“As a ministerial assistant and public servant going back to the 1980s, I often briefed our PS, who was not a minister (and there have been parliamentary secretaries for a long time – it is nothing new). Here is a source: https://en.wikipedia.org/…/List_of_current_members_of…

Thank you Andrew and Howard Liebman for helping me to clarify this appointment information.

Housefather: From strength to strength in Mount Royal

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The Nashen Family congratulating Anthony Housefather on his big win: Nicole, Glenn, Nathalie and Judy, with support from Jeremy and Savta Pnina at home (past bedtime).

Mount Royal MP Anthony Housefather cleaned up bigtime with nearly a 3-1 lead over his opponent David Tordjman. From one corner of the riding to the other, support for Housefather grew and spread.

With almost all polls reporting, Housefather’s lead over his opponent grew to an incredible 13,000 votes. He heads back to Ottawa proud as can be. And he should be considered for a ministerial posting!

Congratulations to Anthony on an extraordinary campaign that highlighted his boundless efforts and numerous accomplishments on behalf of his constituents and all Canadians. You are an exemplary Member of Parliament and we are so lucky to have you as our representative.

Congratulations to all those elected and to all who ran, and to all the campaign teams and volunteers. This was an incredible exercise in democracy in the greatest country in the world.

Housefather campaign blasts toward E-Day

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Mount Royal Member of Parliament Anthony Housefather and his campaign team continue to blast forward making its last efforts to garner great support across the riding.

From phone calls to door to door to roadside berma-shaves the energetic MP and his crew have been meeting as many constituents of the Montreal area riding as possible. The district includes Cote Saint-Luc, Hampstead, Snowdon and Town of Mount-Royal.

Glenn, Anthony and Nikki rallying

Roadside reaction from passing motorists has been extremely positive with honking horns, friendly waves and supportive thumbs up. Several commuters pulled to the side to say hello to their MP. Yesterday, one pulled up and thanked Housefather profusely for assisting in the citizenship process for her employee.

Glenn, Nathalie and Nicole Nashen with Anthony Housefather, door to door in TMR, Oct. 19, 2019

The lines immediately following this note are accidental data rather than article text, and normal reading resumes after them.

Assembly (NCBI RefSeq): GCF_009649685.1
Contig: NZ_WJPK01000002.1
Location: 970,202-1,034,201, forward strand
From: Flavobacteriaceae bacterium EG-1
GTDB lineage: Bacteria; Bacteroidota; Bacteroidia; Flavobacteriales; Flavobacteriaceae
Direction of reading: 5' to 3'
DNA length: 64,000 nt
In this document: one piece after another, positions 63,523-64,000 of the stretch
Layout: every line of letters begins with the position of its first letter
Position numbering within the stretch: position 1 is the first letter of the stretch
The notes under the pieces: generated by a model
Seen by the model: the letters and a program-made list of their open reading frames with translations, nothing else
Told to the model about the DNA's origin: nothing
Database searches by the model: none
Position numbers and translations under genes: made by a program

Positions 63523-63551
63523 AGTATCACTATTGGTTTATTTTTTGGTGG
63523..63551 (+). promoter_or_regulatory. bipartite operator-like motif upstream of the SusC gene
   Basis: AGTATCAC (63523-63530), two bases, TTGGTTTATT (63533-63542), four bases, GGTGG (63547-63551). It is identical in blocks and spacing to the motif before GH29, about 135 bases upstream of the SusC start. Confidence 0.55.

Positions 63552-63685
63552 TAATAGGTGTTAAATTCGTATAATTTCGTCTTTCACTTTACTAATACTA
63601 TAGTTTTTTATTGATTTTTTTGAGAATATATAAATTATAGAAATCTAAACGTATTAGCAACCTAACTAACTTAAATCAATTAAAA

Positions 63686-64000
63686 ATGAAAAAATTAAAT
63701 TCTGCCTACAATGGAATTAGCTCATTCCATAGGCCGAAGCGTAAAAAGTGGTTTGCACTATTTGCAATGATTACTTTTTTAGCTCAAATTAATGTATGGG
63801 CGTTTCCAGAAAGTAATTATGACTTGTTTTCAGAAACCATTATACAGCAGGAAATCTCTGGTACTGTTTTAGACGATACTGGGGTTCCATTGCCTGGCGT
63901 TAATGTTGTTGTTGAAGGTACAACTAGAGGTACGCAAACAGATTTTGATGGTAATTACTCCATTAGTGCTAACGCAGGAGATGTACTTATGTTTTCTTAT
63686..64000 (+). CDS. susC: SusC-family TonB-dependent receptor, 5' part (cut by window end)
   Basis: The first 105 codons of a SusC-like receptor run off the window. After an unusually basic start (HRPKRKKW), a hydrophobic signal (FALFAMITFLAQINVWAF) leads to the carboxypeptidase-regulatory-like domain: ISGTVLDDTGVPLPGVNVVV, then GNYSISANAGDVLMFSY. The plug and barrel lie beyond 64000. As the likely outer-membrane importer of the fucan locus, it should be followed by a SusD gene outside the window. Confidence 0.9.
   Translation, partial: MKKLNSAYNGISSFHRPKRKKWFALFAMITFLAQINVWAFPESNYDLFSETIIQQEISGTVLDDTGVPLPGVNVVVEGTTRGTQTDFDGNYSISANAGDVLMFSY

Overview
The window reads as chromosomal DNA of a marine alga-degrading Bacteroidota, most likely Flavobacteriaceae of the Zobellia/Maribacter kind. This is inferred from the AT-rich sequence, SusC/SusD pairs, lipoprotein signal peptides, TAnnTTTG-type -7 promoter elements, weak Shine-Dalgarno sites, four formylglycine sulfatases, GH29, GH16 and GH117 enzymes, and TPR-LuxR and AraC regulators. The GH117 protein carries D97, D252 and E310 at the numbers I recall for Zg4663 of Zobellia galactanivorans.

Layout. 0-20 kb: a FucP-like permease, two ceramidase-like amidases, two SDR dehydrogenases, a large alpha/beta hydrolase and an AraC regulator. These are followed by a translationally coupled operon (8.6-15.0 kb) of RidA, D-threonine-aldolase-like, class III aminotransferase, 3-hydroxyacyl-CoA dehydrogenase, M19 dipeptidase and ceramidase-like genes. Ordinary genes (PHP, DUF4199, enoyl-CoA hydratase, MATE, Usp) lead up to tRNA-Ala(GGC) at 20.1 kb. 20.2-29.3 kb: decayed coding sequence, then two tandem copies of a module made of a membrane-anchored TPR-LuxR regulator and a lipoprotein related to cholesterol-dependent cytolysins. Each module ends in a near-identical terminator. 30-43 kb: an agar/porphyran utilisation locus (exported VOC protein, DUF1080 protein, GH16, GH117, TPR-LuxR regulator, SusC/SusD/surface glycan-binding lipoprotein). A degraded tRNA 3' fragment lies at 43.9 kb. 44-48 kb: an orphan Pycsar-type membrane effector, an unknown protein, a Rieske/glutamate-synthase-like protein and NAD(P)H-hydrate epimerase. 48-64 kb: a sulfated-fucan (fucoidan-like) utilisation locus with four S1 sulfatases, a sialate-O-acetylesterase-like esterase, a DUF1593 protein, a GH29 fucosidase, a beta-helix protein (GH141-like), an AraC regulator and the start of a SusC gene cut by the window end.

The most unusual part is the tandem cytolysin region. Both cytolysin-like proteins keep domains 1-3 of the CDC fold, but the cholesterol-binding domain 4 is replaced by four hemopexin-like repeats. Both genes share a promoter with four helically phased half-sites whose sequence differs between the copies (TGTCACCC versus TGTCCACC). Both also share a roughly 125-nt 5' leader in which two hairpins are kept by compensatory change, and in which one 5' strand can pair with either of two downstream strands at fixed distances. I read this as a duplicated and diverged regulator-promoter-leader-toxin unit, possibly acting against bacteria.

George Nashen & family at Anthony’s campaign launch, Sept. 13, 2019

Interestingly, many Montreal Transit Corp. bus drivers honked and gave a thumbs up, as did heavy truck operators and regular motorists. Every electric vehicle driver gave a wave or honk. The Liberal government recently gave an additional incentive to EV buyers in a $5,000 rebate for green car adoption.

Berma-shaving along Jean Talon, Oct. 18, 2019

Housefather is certainly one of the most outspoken MPs of all 338 and beyond reproach when it comes to ethical and high moral standards. His list of endorsements is substantial and impressive. His support of the Jewish community and for Israel is extraordinary and his governments record far exceeds the previous Harper government, as evidenced by the Parliament record of votes. His staff are always available to constituents and have assisted many hundreds in all sorts of files.

Anthony Housefather’s door to door Nashen Squad on Oct. 19, 2019. L-R: Glenn, Jeremy, Anthony, Nicole, Pnina, Judy, Nathalie.

It is crucial to get out and vote on election day, October 21. Each and every vote cast is important to our democratic values and principles which is what makes Canada the greatest nation. Be proud as a citizen of this free and democratic country as you cast your ballot. Happy Election Day. And best of luck to the incomparable and extraordinary Anthony Housefather.

What went right in D’Arcy McGee? A Thanksgiving opinion.

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Thomas D’Arcy McGee, a Father of Confederation, may be turning over in his grave knowing that his namesake riding went from having almost the highest voter turnout in the 2014 general elections (at 72%) to almost the lowest in the province in last week’s election (at about 46.5%).

D’Arcy McGee riding also changed dramatically with the boundary shifting from its traditional Decarie eastern extremity all the way to Cote des Neiges. And despite the huge growth of 40,000 voters to 55,000 this time around, voter turnout dropped dismally from 29,000 to 25,000.

Much went wrong, to be sure. Political pundits and armchair analysts will be drilling through the numbers and issues and faux pas for a very long time. There will be no shortage of theories to understand why English-speaking voters simply stayed home in huge numbers this time around. Poll clerks have reported that ballot boxes stayed quiet throughout the day in the West End and West Island. Tumbleweeds were rolling at my voting station at the Cote Saint-Luc Aquatic and Community Centre. Not a single person was lined up at any of the tables neatly arranged for the masses who never showed up. Apparently the scene was similar throughout the day and throughout the area.

The Liberal brand was evidently on trial in this normally red riding neighbourhood. The smartly Photoshopped posters of Philippe Couillard sporting the lackluster pitch-line, “To make life easier for Quebecers,” didn’t hit the mark, at all.

So what went right?

We have re-elected our incumbent Liberal Member of the National Assembly, David Birnbaum, who deservedly garnered an impressive 74% of the vote compared to the Quebec Solidaire candidate, Jean-Claude Kumuyange at just over 7% and the CAQ’s Melodie Cohen at 6%.

D’Arcy McGee MNA David Birnbaum speaks to a group of supporters at the Gelber Conference Centre

The individual makes the difference, locally.